Monday September 13, 2021

Motive Behind Lawyers’ Agitation On SC Premises Last Week Not Understandable: CJP

ISLAMABAD:Chief Justice of Pakistan (CJP) Gulzar Ahmed said on Monday that the protest organised by the lawyer community on September 9 against the appointment of junior judges to the Supreme Court (SC) was “uncalled for”.

The chief justice made these remarks while addressing a ceremony to mark the start of the new judicial year. The top judge said that the SC and superior judiciary was open to talks with lawyers to chalk out an effective and objective criteria for the elevation of judges to the top court.

CJP Gulzar said even though he was “always” ready to meet the representatives of the lawyer community for an amicable solution to their problems, this time no one approached him regarding the appointment of judges.

He went on to say that he wondered what was the motive behind the lawyers’ agitation on SC premises last week.

The CJP said that there was an increase in the “pendency of cases” due to coronavirus, adding that the judges “spent a major part of the year trying to implement plan of action to deal with this problem”.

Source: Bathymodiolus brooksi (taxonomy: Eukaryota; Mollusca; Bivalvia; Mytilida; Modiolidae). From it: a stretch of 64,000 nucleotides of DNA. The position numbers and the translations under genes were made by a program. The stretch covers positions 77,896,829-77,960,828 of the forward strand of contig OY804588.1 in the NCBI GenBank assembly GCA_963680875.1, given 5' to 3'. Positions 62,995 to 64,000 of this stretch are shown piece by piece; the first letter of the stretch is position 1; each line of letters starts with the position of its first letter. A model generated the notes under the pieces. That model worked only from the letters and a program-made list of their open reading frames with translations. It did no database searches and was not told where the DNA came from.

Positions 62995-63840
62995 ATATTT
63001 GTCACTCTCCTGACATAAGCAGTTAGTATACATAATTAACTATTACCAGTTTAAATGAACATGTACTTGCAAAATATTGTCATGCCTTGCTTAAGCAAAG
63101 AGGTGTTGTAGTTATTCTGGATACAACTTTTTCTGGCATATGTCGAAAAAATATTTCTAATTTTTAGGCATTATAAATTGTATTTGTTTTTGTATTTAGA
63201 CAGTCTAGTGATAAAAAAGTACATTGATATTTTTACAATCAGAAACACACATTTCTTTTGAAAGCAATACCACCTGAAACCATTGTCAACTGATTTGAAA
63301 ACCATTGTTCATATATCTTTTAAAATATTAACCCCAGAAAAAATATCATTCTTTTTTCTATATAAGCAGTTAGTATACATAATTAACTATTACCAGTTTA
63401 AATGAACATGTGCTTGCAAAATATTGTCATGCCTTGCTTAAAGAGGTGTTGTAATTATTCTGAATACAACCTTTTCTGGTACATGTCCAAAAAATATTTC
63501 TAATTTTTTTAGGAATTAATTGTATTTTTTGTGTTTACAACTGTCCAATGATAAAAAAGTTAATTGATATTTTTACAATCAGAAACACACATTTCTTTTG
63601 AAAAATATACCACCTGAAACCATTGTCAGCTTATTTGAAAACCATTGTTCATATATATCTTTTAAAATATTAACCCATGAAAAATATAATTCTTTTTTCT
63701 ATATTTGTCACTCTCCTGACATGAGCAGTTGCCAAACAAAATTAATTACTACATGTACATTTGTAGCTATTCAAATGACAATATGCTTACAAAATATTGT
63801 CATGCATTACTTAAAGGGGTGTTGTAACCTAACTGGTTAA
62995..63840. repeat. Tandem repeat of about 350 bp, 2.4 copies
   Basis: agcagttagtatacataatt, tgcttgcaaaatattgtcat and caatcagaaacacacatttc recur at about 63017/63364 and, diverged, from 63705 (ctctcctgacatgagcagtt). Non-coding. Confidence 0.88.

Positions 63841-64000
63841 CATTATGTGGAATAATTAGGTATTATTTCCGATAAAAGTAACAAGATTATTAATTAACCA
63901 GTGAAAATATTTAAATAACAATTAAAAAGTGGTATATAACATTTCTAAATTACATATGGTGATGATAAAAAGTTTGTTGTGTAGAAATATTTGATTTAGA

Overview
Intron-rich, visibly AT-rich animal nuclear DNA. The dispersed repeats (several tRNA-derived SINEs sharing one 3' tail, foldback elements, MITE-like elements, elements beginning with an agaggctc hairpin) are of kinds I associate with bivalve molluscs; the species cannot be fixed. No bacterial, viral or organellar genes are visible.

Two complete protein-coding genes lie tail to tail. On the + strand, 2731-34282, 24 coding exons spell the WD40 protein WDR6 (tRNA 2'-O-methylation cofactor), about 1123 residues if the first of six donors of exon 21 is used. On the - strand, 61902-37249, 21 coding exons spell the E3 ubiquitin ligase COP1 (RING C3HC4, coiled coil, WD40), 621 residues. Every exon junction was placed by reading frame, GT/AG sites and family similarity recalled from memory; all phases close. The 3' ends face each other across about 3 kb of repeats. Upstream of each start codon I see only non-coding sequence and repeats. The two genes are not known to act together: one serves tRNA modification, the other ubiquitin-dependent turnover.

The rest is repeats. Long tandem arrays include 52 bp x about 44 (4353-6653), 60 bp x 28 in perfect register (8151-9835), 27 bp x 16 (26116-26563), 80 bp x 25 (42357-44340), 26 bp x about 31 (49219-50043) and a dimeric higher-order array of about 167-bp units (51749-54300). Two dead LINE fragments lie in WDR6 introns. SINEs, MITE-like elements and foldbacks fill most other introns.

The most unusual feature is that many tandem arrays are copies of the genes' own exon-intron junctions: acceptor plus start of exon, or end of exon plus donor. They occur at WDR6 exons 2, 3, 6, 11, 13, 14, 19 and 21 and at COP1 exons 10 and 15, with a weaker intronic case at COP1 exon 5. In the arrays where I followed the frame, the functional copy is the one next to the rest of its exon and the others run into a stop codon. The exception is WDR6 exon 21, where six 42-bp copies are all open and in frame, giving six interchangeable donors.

“In addressing this problem, my brother judges and the staff of this court have provided full support and cooperation and worked with dedication and zeal to ensure the provision of justice,” the top judge added.

The CJP said that e-courts proved beneficial in addressing problems faced by litigants and parties to the case. “In the previous judicial year 2019-2020, one of the main reasons we identified for the backlog of cases was adjournments given to advocates who were unable to reach Islamabad due to various reasons,” he added.

“The video-link facility has played an active and key part in ensuring the smooth operation of our judicial functions throughout the pandemic and has prevented unnecessary adjournments,” the CJP added.

At the start of the previous judicial year, a total of 45,644 cases were pending, whereas 20,910 fresh cases were instituted, the CJP said.

During the outgoing judicial year, the court decided 12,968 cases, including 6,797 Civil petitions, 1,916 civil appeals, 459 civil review petitions, 2,625 criminal petitions, 681 criminal appeals, 37 criminal review petitions and 100 criminal original petitions.

“I may mention here that during the previous judicial year, the court has to hear many cases involving constitutional interpretation and many larger benches were constituted for that purpose… it affected the overall disposal of regular petitions and appeals.”

Besides, the repeated waves of Covid also affected the rate of disposal of cases, he said, adding that “due to the said limitations” the number of pending cases increased slightly.

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